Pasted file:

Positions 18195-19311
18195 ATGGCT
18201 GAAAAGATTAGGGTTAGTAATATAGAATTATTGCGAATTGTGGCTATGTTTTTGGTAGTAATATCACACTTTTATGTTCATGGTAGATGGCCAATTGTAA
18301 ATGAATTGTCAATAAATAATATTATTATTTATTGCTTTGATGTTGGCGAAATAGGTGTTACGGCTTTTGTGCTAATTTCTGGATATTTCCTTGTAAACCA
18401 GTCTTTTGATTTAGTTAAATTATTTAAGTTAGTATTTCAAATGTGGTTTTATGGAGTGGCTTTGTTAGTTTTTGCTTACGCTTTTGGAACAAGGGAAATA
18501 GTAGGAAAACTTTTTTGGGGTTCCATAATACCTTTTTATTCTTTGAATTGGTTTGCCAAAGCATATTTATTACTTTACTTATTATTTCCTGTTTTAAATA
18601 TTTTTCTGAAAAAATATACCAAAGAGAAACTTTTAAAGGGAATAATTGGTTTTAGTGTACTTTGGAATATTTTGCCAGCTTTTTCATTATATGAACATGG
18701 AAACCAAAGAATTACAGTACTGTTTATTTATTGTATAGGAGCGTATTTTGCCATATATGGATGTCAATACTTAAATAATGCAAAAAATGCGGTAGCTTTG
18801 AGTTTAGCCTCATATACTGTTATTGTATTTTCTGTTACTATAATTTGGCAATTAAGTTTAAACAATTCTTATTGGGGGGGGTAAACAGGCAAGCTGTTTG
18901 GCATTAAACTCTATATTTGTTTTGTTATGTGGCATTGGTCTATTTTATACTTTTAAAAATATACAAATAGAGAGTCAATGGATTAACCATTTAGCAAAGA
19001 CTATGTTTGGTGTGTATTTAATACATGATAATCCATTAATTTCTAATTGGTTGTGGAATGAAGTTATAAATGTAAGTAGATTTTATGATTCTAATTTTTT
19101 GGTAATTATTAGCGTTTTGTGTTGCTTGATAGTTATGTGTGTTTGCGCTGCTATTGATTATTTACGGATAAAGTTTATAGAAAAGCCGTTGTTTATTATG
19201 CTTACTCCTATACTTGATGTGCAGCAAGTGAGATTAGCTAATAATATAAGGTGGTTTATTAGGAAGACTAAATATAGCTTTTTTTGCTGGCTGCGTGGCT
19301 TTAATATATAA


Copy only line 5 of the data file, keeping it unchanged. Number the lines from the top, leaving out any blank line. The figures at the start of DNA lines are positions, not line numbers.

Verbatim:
18401 GTCTTTTGATTTAGTTAAATTATTTAAGTTAGTATTTCAAATGTGGTTTTATGGAGTGGCTTTGTTAGTTTTTGCTTACGCTTTTGGAACAAGGGAAATA